Immunity, Inflammation and Disease

Cover image for Vol. 2 Issue 2

August 2014

Volume 2, Issue 2

Pages i–iii, 63–130

  1. Issue Information

    1. Top of page
    2. Issue Information
    3. Original Research
    1. You have full text access to this OnlineOpen article
      Issue Information (pages i–iii)

      Version of Record online: 26 JUL 2014 | DOI: 10.1002/iid3.11

       

  2. Original Research

    1. Top of page
    2. Issue Information
    3. Original Research
    1. You have full text access to this OnlineOpen article
      HPV associated tumor cells control tumor microenvironment and leukocytosis in experimental models (pages 63–75)

      Simone Cardozo Stone, Renata Ariza Marques Rossetti, Aleida Maria Lima and Ana Paula Lepique

      Version of Record online: 18 MAY 2014 | DOI: 10.1002/iid3.21

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      Human Papillomavirus (HPV) infection is the main etiological factor for cervical cancer and other anogenital tumors. Comparing HPV positive and negative cervical cancer derived cell lines, we showed that HPV controls local inflammation and proliferation of myeloid cells in lymphoid organs, and are significantly more efficient in recruiting these cells to the tumor microenvironment, than HPV negative tumors. Our work gathers information on mechanisms by which HPV regulates inflammation and may be useful for therapy design.

    2. You have full text access to this OnlineOpen article
      A pilot study showing differences in glycosylation patterns of IgG subclasses induced by pneumococcal, meningococcal, and two types of influenza vaccines (pages 76–91)

      Anne Cathrine Vestrheim, Anders Moen, Wolfgang Egge-Jacobsen, Leon Reubsaet, Trine Grønhaug Halvorsen, Diane Bryant Bratlie, Berit Smestad Paulsen and Terje Einar Michaelsen

      Version of Record online: 22 MAY 2014 | DOI: 10.1002/iid3.22

      Thumbnail image of graphical abstract

      The glycosylation patterns of the carbohydrate moiety situated at asparagine 297 on the Fc portion of human IgG following immunization have been studied. Blood was collected at different time points following vaccination, and different vaccine antigens and formulations were used. Differences in glycosylation patterns were found; both between different vaccine antigens and vaccine formulations, but also from antibodies collected at different time points and between individuals.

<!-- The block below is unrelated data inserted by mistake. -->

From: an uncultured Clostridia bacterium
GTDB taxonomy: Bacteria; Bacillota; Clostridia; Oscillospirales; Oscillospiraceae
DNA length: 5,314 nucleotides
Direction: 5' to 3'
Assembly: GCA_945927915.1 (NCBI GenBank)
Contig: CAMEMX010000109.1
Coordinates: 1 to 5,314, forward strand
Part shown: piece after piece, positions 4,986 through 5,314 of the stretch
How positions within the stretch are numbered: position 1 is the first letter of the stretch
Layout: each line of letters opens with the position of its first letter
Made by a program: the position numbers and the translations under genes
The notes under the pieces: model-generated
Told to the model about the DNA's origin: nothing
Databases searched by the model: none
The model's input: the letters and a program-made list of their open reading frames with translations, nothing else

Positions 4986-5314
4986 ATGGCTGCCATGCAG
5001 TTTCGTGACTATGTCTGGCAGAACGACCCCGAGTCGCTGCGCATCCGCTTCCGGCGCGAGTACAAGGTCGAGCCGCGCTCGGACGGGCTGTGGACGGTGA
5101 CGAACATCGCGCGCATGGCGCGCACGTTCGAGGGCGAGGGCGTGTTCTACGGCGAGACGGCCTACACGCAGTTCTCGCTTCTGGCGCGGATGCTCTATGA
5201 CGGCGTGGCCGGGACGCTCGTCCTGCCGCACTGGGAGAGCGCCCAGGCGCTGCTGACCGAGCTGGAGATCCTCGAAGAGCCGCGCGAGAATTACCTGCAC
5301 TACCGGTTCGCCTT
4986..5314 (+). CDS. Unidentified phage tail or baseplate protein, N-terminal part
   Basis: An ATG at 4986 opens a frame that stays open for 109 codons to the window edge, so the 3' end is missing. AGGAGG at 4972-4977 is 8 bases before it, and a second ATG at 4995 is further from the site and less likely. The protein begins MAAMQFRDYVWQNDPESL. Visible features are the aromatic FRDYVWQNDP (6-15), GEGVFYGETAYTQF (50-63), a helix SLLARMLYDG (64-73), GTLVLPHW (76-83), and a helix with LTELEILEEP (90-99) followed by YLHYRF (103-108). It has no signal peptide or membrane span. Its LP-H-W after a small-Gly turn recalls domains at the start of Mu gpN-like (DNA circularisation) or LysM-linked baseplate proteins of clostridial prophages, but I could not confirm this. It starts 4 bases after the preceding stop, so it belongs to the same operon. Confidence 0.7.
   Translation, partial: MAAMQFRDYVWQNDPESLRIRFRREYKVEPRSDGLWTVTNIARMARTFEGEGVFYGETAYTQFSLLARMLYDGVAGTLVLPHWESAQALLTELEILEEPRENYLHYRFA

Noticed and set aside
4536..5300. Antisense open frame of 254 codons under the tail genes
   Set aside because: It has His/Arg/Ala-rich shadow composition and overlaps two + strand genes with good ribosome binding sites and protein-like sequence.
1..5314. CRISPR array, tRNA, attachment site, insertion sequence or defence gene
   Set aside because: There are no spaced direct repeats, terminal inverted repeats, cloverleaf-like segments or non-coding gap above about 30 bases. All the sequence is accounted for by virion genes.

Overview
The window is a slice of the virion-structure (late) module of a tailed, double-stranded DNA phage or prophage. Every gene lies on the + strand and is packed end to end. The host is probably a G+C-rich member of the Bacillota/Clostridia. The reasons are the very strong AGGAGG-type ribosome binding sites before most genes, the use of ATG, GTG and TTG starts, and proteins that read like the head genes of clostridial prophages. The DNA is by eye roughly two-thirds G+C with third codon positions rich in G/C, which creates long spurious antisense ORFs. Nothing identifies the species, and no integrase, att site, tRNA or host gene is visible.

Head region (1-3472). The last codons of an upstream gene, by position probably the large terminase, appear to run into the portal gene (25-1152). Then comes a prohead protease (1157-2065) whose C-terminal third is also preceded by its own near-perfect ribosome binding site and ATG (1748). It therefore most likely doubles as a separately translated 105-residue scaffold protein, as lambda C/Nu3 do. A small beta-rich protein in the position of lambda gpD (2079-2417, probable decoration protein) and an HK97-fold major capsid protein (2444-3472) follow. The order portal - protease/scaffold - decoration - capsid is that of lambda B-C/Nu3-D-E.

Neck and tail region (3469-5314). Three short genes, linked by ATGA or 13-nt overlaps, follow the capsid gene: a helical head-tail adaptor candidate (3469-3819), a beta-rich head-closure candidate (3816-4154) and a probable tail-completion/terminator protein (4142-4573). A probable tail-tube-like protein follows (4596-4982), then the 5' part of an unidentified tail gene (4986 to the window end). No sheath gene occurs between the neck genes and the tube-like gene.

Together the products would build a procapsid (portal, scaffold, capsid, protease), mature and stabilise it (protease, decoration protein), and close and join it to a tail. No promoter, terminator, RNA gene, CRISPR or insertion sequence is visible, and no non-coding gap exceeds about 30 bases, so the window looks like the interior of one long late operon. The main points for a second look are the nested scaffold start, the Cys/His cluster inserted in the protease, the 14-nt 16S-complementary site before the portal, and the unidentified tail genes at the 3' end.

3. You have full text access to this OnlineOpen article
      A novel and well tolerated mite allergoid subcutaneous immunotherapy: evidence of clinical and immunologic efficacy (pages 92–98)

      Albert Roger, Nathalie Depreux, Yani Jurgens, Matthew D. Heath, Gloria Garcia and Murray A. Skinner

      Version of Record online: 29 MAY 2014 | DOI: 10.1002/iid3.23

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      A novel, tyrosine-adsorbed, modified mite allergen product, Acarovac Plus, seeks to address the underlying cause of allergic rhinitis in this instance. The study compares the efficacy and safety of this subcutaneous immunotherapy, administered under a Conventional and Clustered dosing schedule. Cluster and conventional specific immunotherapy resulted in no adverse reaction(s) and led to improvements in immunological parameters, clinical efficacy (Nasal Challenge Test) and high overall satisfaction.

    4. You have full text access to this OnlineOpen article
      Eosinophils in the blood of hematopoietic stem cell transplanted patients are activated and have different molecular marker profiles in acute and chronic graft-versus-host disease (pages 99–113)

      Julia Cromvik, Marianne Johnsson, Krista Vaht, Jan-Erik Johansson and Christine Wennerås

      Version of Record online: 6 JUL 2014 | DOI: 10.1002/iid3.25

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      The eosinophilic granulocytes in blood from hematopoietic stem cell transplanted patients with graft-versus-host disease are activated. These eosinophils have different molecular marker profiles in acute and chronic graft-versus-host disease.

    5. You have full text access to this OnlineOpen article
      Skin prick test reactivity to lupin in comparison to peanut, pea, and soybean in atopic and non-atopic German subjects: A preliminary cross-sectional study (pages 114–120)

      Melanie Bähr, Anita Fechner, Martin Kaatz and Gerhard Jahreis

      Version of Record online: 3 JUN 2014 | DOI: 10.1002/iid3.24

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      The objective was to evaluate the prevalence of sensitization to lupin in comparison to that of other legumes (pea, peanut, and soybean) in 81 atopic and 102 non-atopic adults. The prevalence rates of lupin sensitization were comparable to or even lower than those of pea, peanut, and soybean. There is a clear risk of a lupin sensitization in predisposed subjects.

    6. You have full text access to this OnlineOpen article
      Myeloid suppressor cells require membrane TNFR2 expression for suppressive activity (pages 121–130)

      Johannes Polz, Annika Remke, Sabine Weber, Dominic Schmidt, Dorothea Weber-Steffens, Anne Pietryga-Krieger, Nils Müller, Uwe Ritter, Sven Mostböck and Daniela N. Männel

      Version of Record online: 28 MAY 2014 | DOI: 10.1002/iid3.19

      Thumbnail image of graphical abstract

      TNF and TNF receptor type 2 (TNFR2) have been shown to be important for generation of myeloid-derived suppressor cells (MDSC). Using TNFR2-deficient mice membrane TNFR2 expression on myeloid cells was found to be critical for generation and function of monocytic MDSC.

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